UK Government needs to grant deaf people “the right to educated high-quality sign language interpretation”: leading UN committee paves the way for a British Sign Language Act
In a landmark moment for deaf people in the UK, the UK government has been told by a leading UN committee that it must “ensure that legislation provides for the right to educated high-quality sign language interpretation…in all spheres of life”, highlighting a key loophole in current UK law.
The announcement came as part of the Concluding Observations of the UN Committee of the Convention on the Rights of Persons with Disabilities (CRPD) whose chairperson, Theresia Degener, was unfaltering in her clear criticism of the UK Government’s ‘grave and systematic violations’ of deaf and disabled people’s human rights.
The lack of legislated language rights for deaf people in the UK has led to severe failings that include poor educational outcomes, deaf people being put at extreme risk in emergency situations, and there being no access to British Sign Language in many areas of public life.
Steps have recently been taken through a BSL (Scotland) Act 2015 and an ongoing consultation in Northern Ireland, but UK Government has repeatedly ignored and failed to build on these promising starts by devolved administrations, and deaf people across the UK are still suffering.
The British Deaf Association (BDA) have heard innumerable harrowing experiences, including a deaf person who was attacked in the street, arrested, held overnight and not provided with an interpreter so was unable to explain that he was the victim, and 999 text services meaning that too much time spent lengthily inputting text detracted from administering potentially life-saving CPR.
Representatives from the BDA travelled to Geneva as part of a delegation of UK Deaf and Disabled People’s Organisations (DDPOs) to present this evidence to the UN CRPD committee.
The Committee then condemned the UK Government’s attempts to misrepresent impact through unanswered questions, misused statistics and a smokescreen of statements on policies and legislation which fail to implement the rights of deaf and disabled people.
The committee recommended that UK government needed to take steps to ensure “full and equal participation” is possible for deaf people on juries, allocate funding for sign language courses to ensure full inclusion in family life/education/work, and develop obligatory standards for securing access to information from public services and authorities.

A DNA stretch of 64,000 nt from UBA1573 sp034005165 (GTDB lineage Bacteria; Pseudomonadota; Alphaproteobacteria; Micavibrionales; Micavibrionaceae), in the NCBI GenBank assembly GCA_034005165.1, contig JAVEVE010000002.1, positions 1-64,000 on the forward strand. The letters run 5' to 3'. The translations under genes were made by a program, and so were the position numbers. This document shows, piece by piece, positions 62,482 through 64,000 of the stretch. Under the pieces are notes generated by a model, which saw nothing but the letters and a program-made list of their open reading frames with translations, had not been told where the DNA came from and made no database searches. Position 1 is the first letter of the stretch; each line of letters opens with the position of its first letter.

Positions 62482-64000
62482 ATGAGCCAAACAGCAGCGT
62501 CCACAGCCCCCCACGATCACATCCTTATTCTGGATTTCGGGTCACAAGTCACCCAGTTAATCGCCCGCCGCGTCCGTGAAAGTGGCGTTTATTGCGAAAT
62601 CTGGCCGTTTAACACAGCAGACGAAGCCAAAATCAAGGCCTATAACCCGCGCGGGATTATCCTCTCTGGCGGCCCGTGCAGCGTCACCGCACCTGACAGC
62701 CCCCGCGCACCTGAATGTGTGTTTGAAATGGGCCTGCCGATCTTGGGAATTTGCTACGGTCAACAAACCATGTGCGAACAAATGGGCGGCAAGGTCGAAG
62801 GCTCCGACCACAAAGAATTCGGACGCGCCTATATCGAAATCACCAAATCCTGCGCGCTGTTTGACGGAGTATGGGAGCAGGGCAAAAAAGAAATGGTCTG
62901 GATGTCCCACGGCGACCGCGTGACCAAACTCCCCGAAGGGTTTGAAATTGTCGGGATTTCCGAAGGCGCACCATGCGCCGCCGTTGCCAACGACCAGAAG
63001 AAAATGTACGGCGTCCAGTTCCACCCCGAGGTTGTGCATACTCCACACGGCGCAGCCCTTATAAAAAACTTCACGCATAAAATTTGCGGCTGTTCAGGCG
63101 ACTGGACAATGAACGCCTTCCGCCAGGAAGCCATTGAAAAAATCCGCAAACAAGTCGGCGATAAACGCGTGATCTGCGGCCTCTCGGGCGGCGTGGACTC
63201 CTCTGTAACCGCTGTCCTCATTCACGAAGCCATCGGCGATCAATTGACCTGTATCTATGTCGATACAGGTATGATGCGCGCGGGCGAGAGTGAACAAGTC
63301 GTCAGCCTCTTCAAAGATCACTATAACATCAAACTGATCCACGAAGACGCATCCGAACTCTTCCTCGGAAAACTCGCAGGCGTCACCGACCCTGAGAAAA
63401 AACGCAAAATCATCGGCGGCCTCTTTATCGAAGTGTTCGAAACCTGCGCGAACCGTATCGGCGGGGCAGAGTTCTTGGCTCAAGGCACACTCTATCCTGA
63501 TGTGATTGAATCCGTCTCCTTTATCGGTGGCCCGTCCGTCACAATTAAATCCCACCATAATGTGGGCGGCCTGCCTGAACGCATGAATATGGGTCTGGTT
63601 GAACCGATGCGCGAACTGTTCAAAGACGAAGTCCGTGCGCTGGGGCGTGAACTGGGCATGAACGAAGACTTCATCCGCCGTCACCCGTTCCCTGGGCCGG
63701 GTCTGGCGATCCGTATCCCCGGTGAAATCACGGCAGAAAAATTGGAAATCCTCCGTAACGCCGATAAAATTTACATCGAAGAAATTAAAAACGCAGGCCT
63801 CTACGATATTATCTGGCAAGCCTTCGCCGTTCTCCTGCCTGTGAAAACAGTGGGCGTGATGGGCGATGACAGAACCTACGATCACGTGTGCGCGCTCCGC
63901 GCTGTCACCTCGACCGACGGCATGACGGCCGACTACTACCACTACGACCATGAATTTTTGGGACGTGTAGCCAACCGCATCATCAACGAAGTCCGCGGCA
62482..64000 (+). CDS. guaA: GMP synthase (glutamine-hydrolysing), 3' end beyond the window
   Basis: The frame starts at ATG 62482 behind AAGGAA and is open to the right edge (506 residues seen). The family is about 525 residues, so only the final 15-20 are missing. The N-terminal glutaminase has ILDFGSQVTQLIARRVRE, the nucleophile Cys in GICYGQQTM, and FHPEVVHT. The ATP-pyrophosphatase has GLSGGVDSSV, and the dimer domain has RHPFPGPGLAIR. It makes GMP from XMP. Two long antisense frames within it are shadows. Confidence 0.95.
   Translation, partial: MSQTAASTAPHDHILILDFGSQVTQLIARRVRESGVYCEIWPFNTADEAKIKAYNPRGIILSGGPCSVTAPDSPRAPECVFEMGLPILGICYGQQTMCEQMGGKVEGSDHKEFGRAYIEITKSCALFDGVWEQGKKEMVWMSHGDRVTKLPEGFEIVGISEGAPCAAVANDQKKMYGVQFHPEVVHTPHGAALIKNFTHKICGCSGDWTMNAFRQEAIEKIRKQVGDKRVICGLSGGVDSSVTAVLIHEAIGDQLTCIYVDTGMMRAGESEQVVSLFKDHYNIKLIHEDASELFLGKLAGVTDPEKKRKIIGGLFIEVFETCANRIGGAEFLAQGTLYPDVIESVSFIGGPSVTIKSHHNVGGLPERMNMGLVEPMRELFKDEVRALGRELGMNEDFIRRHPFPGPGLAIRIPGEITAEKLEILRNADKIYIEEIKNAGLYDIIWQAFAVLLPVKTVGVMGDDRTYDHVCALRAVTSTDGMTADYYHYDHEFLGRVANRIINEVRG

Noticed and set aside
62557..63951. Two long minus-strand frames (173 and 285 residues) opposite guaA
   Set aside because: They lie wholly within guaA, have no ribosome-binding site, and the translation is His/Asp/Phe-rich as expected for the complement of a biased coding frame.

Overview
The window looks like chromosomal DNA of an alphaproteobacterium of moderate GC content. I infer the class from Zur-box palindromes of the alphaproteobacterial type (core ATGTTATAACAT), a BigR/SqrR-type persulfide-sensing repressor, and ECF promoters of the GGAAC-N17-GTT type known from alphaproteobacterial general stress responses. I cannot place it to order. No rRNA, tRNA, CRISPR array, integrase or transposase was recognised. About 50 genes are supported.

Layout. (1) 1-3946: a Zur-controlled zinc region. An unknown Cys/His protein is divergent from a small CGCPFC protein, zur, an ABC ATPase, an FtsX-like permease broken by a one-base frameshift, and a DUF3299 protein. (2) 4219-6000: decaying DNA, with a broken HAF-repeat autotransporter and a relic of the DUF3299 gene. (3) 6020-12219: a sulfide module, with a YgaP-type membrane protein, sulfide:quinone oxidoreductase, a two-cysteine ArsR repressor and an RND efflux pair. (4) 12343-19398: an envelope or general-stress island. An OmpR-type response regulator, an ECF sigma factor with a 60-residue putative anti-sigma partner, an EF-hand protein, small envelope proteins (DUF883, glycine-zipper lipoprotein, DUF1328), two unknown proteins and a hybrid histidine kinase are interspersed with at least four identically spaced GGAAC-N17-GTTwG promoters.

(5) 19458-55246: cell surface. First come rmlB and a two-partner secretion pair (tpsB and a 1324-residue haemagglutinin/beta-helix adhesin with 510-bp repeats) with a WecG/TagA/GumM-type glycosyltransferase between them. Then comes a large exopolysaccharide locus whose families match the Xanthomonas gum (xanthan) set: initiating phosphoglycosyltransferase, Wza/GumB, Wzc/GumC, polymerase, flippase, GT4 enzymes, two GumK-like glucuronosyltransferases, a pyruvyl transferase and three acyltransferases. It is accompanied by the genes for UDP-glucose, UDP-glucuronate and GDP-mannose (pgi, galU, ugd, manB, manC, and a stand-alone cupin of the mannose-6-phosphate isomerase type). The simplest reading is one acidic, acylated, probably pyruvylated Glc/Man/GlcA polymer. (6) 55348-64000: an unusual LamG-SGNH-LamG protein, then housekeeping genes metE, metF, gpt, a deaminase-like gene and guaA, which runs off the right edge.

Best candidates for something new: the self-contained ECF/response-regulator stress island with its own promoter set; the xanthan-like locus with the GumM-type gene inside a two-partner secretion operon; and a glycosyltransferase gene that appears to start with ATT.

Addressing the UK Government, committee member Coomaraval Pyaneandee said “[I] want to see you come back as a world leader which at the moment, I’m afraid you are not, but [DDPOs] I congratulate. [They] are in fact, the world leaders in your country.”
Chairman of the BDA, Dr Terry Riley OBE stated that,
“We were impressed with the openness of the committee to listen to our evidence and apply their significant legal experience. Therefore we are glad to see that the committee has expressly recommended that the UK government finally legislate to protect language rights of deaf people, and that so many of the committee’s remarks related to this.
Deaf people have been passed over too long; there can now be no doubt that the government has been taken to task. Without language rights, we have no human rights.”
Deaf and Disabled People’s Organisations across the UK have worked in coproduction to collect evidence and compile the reports and presentations through the Review process. The DDPOs submission was co-produced by the British Deaf Association, Disability Rights UK, Inclusion Scotland, Disability Wales, Disability Action Northern Ireland, and the Reclaiming our Futures Alliance. Additional submissions were also made by the BDA, DRUK, Disability Wales, ROFA, Inclusion Scotland, and Disability Action NI.
The UN Committee on the Rights of Disabled People Examination assessed what steps the UK and devolved Governments have taken to implement the UN Convention on the Rights of Disabled People following ratification of it in 2009. The Committee is a body of experts, nominated and elected by governments, the majority of whom are disabled people.
The committee postponed its assessment of the UK (originally due in 2015) to investigate a complaint of the violation of disabled people’s rights as a result of welfare reform. This was brought under the optional protocol of the Convention. The findings expressed concern of grave and systemic violations of disabled people’s human rights. That investigation looked only at a part of the UN Convention on the Rights of Disabled People – with a particular focus on the impact of austerity measures and welfare reform. The current review has investigated all of the Articles within the Convention.
A lay person’s guide to the Review process and Examination can be found here: www.disabilitywales.org/crpd17
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